Implicit Bias Tests Results
Student’s Name
Institutional Affiliation
Date

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IMPLICIT BIAS TESTS RESULTS

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Implicit bias can be described as the stereotypes or the attitudes that affect our
decisions, actions, and understanding in a conscious manner. Sometimes referred to as
implicit social cognition, implicit biases get activated involuntarily, without our intentional
control or awareness. These biases can either be unfavorable or favorable, reside deep in our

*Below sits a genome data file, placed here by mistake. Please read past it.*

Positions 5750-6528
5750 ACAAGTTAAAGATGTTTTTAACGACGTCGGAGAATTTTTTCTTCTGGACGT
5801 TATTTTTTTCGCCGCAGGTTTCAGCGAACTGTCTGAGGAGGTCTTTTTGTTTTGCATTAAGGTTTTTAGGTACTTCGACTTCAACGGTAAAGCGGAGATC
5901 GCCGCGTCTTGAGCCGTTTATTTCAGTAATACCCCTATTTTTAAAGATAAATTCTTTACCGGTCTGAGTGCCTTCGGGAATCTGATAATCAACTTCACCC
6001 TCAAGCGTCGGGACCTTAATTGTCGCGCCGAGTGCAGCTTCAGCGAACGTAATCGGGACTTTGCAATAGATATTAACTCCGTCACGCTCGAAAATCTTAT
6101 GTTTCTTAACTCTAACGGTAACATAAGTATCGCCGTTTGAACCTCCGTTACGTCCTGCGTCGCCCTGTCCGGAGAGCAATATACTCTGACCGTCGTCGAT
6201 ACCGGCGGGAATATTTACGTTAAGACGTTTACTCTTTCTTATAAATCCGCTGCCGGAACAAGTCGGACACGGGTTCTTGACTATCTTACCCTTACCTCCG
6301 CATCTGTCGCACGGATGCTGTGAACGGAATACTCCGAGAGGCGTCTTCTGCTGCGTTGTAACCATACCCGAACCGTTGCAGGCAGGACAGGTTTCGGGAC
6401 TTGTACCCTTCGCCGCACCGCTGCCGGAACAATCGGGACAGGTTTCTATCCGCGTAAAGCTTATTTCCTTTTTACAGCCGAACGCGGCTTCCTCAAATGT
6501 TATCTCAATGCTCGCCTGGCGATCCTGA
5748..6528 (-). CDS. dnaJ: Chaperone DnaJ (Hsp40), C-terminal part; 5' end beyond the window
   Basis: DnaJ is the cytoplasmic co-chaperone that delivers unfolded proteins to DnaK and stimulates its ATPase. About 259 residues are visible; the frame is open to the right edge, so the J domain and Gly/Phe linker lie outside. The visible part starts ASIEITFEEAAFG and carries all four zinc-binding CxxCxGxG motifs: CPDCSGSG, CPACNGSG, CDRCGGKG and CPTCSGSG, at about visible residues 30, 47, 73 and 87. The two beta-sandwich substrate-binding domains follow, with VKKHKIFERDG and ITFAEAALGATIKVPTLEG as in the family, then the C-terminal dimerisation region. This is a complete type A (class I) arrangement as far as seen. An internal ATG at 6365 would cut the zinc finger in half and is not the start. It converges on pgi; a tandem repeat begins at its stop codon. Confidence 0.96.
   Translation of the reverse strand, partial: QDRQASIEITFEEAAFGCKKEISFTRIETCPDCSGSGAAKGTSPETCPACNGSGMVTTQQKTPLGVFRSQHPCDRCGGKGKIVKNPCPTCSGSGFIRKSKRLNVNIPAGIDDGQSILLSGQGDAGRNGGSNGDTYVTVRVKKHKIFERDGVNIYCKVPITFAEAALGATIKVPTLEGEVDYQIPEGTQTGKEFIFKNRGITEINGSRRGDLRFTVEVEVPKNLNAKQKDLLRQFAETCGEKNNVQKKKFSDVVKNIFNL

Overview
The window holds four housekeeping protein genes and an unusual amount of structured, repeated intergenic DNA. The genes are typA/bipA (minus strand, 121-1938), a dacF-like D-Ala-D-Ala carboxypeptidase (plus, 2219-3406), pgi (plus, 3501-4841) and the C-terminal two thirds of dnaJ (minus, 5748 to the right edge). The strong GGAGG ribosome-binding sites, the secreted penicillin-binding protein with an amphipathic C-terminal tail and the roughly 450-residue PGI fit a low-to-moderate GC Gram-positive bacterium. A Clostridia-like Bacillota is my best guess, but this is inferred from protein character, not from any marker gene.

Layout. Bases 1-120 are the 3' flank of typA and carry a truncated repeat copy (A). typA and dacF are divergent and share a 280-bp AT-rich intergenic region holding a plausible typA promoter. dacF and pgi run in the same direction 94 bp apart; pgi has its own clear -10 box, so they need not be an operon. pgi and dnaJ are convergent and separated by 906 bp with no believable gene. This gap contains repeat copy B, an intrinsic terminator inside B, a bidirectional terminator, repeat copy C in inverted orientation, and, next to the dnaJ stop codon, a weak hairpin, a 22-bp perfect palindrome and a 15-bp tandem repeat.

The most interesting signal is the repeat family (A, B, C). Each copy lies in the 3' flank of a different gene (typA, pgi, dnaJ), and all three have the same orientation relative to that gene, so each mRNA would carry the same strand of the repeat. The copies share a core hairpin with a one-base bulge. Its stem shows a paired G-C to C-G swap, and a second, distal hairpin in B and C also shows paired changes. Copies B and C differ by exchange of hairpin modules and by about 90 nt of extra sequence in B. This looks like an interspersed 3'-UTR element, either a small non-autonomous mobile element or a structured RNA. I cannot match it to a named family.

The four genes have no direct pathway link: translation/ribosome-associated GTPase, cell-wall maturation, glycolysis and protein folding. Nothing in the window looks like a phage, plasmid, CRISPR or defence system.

subconscious, and cannot be accessed through introspection. The biases that we harbor in our
subconscious can make us have certain attitudes or feelings towards other people based on
attributes such as appearance, race, age, and ethnicity. As we live through life, we develop
implicit associations through exposure to indirect or direct messages. In this essay, I will
reflect on the outcomes of two implicit bias tests that I took at Project Implicit.
The two IATs that I took are “...